A deadly shooting at an elementary school in the US state of Texas has reignited a national push for stricter gun rules in a country that has more permissive gun laws than many other nations, and where mass shootings are frequent.
The rampage on Tuesday left 19 children and two teachers dead, making it the deadliest US school shooting since a gunman killed 26 people, including 20 children, at Sandy Hook Elementary School in Connecticut in 2012. And it came 10 days after a white supremacist shot 13 people at a supermarket in a mostly Black neighbourhood in Buffalo, New York.
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Nationally, more than 200 mass shootings have been reported so far this year, according to the Gun Violence Archive, a non-profit research group. And 17,331 people have died from guns this year, including 141 children under the age of 11.
In the aftermath of the shooting in Uvalde, Texas, President Joe Biden has pledged to push for new restrictions, but any such effort is unlikely to succeed.
In the US, ownership of guns is based on the Second Amendment of the Constitution, which ensures citizens’ rights to keep and bear arms. Gun legislation is also influenced by the so-called “gun lobby“: highly-funded efforts by lobbying groups to influence both state and federal policy on gun ownership.
Democrat-backed bills requiring background checks, banning semi-automatic rifles, and strengthening gun safety measures have failed for a decade in Congress in the face of Republican opposition and objections from some moderate Democrats and independents.
Republicans have mostly called for more efforts to address mental health and to shore up protections at schools, such as adding security guards.
But in other nations, including Canada, Australia, the United Kingdom and New Zealand, mass shootings have prompted governments to tighten their gun laws.
After a gunman killed 14 female engineering students in Montreal, Canada in 1989, new legislation was passed that required safety courses, background checks and increased penalties for some gun crimes.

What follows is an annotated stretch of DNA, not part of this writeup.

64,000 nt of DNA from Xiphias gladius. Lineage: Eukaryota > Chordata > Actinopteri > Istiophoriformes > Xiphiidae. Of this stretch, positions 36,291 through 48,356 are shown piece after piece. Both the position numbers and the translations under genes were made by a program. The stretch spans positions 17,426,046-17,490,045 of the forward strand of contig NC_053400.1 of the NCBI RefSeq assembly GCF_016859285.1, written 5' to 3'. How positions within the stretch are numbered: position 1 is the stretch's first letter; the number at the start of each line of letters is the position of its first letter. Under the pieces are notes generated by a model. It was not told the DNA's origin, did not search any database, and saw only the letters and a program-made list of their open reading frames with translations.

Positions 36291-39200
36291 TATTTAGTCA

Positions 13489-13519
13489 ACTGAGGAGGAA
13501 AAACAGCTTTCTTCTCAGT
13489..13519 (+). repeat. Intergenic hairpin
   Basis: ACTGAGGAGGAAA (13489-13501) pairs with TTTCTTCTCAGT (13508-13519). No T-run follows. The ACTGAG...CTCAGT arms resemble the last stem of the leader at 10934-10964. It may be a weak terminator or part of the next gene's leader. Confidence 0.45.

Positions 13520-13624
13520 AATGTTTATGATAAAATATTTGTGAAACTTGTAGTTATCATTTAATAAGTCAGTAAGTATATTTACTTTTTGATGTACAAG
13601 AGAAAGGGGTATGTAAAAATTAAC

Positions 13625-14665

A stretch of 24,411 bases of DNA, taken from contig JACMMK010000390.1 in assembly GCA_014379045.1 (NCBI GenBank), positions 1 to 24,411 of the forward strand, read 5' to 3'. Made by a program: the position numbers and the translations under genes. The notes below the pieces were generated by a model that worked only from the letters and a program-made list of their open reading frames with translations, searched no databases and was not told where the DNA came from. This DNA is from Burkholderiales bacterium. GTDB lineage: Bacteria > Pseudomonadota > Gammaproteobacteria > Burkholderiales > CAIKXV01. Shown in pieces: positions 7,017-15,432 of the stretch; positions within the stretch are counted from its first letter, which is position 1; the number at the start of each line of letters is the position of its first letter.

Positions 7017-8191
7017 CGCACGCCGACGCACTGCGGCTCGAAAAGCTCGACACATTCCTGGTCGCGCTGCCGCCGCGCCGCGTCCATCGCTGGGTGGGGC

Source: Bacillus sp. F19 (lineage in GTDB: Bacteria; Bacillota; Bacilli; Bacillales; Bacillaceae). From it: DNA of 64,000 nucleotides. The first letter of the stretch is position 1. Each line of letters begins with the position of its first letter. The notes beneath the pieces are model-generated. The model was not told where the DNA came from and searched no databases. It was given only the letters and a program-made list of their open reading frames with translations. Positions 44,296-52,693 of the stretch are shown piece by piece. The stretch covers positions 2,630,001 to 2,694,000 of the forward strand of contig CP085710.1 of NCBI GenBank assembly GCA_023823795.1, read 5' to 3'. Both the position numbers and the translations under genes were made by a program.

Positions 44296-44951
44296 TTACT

In 2020, shortly after a gunman shot and killed 13 people in Portapique, Nova Scotia, Canada banned more than 1,500 models of “assault-style” firearms and components, and set limits on how destructive bullets could be.
Canada’s rate of firearm homicides is 0.5 per 100,000 people, versus the US rate of 4.12, the University of Washington’s Institute for Health Metrics and Evaluation (IHME) said in a 2021 analysis.
In Australia, after a gunman killed 35 people at a cafe and tourist site in 1996, the country banned all semi-automatic rifles and all semi-automatic and pump-action shotguns. Thousands of unlicensed firearms were surrendered under a gun amnesty programme, and licensed gun owners are required to take a safety course.
The chances of being murdered by a gun in Australia plunged from 0.54 per 100,000 people in 1996 to 0.15 per 100,000 people in 2014, a decline of 72 percent, a Reuters analysis of Australian Bureau of Statistics figures showed.
In the UK, a gunman killed 16 children and their teacher in Dunblane, Scotland, in 1996, prompting a public campaign that led the country to adopt some of the strictest gun controls in the world. Within two years, new laws effectively banned civilians from owning handguns.
The UK’s rate of gun homicides is 0.04 per 100,000 people, the IHME calculates.
In New Zealand, after an attack on Christchurch mosques that killed 50 people in March 2019, the prime minister banned the sale of assault weapons within days.
Parliament later voted to bar the circulation and use of most semi-automatic firearms, parts that convert firearms into semi-automatic firearms, magazines over a certain capacity, and some shotguns.
Firearm-related murders were rare in New Zealand and remain so; the country had 12 in 2018 and 11 in 2021.
Meanwhile, in the US gun safety advocates are urging Biden to make an emergency declaration on gun violence and to name a gun-violence czar, among other measures.
But the Biden administration is pressing Congress to pass tighter gun laws, which can have a more lasting impact than executive action.
The White House is “continuing to look at every tool we have to stop gun violence, with new urgency following the tragic shootings in Uvalde and Buffalo, including through additional executive actions”, White House spokesman Michael Gwin said in response to questions about Biden’s next steps.
The president, he said, “has, and will continue, to forcefully press Congress to act”.